The minute I heard about Mark Souder's planned resignation and confessed adulterous affair, I knew I was quickly going to get tired of all the schadenfreude the left would start wallowing in: Tee hee, tee hee, another self-righteous, family-values-preaching, religious right moralizer gets caught with his pants down. Oh, the hypocrisy!
What surprised me, though, was how quickly I also got tired of the other side, all the apologists for Souder's "failings" -- he's just a man, there but for the grace of God and blah, blah, blah, as if the affair fell out of the sky and hit him on the head while he wasn't paying attention.
I am forced to agree, sort of, with E.J. Dionne:
It's not the self-righteousness of religious conservatives that bothers me most. We liberals can be pretty self-righteous, too. It's the refusal to acknowledge that the pressures endangering the family do not come from some dark secular leftist conspiracy but from cultural and economic forces that affect us all.
Sort of. Falls from grace come not from "cultural and economic forces" but from decisions made by adult, moral human beings who have a choice to do something or not do something. In his interview with the JG's Sylvia Smith (good scoop -- rats!), Souder says he ended the affair six months ago after the couple were caught in a parked car in a nature preserve in Whitley County and he had an "Omigod, what am I doing?" moment. A U.S. congressman, by definition one of the most powferful people in the country, with all the money and access in the world, and he's in a parked car like some teenager in heat? It makes his decision perfectly understandable and not a very deep mystery, doesnt it? He's the prototypical nerd-geek, praised all his life for his intellectual skills and arguing ability, not thought of as attractive, probably not thinking of himself as particularly sexual. And here is this bright, attractive younger woman. She likes me, she really likes me!
The problem with the finger pointers is that they forget the axiom that "hypocrisy is the tribute vice pays to virtue" and can end up promoting the idea that standards of behavior don't matter. If you're going to be beaten up anyway for sinning -- and beaten up even more for having preached that it is wrong to sin -- why even bother with the whole concept of sin? And the problem with the apologizers is that, well, they also can end up weakening our commitment to standards. Well, we all slip up from time to time; too bad. The standards do matter and we all are likely to fail to measure up to them from time to time. That doesn't invalidate the standards.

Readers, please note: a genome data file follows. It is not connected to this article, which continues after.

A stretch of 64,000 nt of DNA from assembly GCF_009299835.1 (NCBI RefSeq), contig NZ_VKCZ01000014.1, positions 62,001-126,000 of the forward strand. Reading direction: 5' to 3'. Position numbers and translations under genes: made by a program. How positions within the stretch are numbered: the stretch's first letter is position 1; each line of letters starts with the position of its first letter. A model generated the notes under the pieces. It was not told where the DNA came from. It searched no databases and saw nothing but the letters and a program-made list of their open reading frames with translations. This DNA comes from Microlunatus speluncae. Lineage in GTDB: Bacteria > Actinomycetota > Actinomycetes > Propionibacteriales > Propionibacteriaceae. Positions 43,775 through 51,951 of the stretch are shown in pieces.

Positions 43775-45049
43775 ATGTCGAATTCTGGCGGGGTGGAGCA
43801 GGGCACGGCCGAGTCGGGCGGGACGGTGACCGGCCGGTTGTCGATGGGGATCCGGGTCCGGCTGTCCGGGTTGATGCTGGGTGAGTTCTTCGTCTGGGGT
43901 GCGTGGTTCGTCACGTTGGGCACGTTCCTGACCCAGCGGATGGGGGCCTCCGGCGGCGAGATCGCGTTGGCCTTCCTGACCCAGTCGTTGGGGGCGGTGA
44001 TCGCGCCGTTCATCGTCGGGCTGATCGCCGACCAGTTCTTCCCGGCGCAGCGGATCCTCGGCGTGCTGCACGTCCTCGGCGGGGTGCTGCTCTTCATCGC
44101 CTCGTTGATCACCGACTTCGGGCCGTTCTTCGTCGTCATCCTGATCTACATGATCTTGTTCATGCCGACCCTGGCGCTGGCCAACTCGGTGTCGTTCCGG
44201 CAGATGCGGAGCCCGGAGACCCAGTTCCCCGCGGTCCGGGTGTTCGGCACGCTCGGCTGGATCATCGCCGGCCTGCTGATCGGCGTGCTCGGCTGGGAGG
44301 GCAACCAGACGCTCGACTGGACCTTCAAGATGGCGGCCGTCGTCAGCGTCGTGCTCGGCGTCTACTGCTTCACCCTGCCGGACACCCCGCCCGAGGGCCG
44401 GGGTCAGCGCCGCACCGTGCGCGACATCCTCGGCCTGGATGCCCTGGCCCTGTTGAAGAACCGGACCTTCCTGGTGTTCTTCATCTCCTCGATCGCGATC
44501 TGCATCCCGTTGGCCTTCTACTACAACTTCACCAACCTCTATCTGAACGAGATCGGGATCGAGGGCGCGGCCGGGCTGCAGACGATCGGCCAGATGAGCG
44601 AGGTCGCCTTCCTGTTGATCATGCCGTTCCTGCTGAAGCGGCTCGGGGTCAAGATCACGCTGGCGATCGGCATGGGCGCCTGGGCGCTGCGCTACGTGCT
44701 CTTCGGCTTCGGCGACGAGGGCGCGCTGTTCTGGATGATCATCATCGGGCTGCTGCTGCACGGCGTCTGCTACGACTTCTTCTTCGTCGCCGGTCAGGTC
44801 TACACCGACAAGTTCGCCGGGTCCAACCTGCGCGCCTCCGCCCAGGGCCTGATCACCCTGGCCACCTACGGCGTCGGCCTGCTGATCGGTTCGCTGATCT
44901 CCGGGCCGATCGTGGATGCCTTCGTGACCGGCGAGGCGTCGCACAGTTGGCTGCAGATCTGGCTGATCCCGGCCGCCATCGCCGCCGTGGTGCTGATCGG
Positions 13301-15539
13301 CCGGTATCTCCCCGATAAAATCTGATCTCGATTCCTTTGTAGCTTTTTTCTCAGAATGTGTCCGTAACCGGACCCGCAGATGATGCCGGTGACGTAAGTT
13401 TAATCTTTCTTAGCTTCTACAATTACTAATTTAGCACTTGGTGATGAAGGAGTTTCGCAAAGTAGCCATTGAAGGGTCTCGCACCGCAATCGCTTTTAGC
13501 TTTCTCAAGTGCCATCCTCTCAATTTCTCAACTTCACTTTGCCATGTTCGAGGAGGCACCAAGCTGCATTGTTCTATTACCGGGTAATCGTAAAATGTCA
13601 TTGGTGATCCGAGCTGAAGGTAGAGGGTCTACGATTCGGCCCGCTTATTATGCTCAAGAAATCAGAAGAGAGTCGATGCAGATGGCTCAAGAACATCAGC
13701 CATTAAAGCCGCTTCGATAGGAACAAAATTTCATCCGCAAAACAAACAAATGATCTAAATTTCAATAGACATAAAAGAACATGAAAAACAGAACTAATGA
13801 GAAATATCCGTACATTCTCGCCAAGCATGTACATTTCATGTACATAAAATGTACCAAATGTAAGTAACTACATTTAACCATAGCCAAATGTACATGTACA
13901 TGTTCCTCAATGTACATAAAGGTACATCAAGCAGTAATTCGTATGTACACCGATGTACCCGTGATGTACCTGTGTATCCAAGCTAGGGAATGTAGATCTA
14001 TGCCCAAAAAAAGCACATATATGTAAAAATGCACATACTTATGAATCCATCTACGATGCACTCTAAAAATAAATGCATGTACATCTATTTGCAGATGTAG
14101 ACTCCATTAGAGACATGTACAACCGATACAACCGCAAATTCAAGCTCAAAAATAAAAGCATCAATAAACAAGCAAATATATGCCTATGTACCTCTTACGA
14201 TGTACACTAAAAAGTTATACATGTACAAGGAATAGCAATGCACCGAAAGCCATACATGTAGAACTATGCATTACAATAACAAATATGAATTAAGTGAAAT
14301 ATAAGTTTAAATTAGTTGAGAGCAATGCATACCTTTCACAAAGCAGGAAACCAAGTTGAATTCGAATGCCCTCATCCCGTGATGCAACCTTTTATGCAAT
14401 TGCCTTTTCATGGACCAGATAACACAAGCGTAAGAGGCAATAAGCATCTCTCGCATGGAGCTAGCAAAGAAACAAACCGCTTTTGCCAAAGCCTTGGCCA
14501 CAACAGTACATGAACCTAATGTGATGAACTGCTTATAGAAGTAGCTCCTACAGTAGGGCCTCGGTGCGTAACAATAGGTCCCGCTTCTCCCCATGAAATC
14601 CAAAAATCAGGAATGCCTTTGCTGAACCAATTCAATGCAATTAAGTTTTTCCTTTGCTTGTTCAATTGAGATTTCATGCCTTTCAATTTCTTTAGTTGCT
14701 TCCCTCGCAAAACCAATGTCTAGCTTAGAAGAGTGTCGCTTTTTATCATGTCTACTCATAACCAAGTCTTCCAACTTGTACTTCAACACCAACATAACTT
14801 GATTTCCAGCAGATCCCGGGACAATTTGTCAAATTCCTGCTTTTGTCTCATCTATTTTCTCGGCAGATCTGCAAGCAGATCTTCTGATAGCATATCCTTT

Oh, well. Life goes on. Really. You'll be happy to know that, while congressmen may come and go, the all-important staff members who provide the "constituent services" that constitute the bulk of government these days just seem to go on forever. Even if the special election to replace Souder doesn't happen until the regular election in November, his staff of 19 (!) people will remain in place to make sure nobody misses a check or a federal perk.
In the meantime, Connecticut Attorney General Richard Blumenthal has come along to underscore the one thing Souder got right -- which was to stand up and admit he had erred and apologize to everyone he had hurt. He's finally issued a formal apology, more than a week after he was outed for lying about serving in Vietnam and kept blaming the press and everybody else for trying to use "a few misplaced words" to mar his service record. Granted that Souder's sin was greater -- he hurt actual people, as opposed to an ideal people share about stolen valor -- Blumenthal's response was the true coward's reflexive lashing out.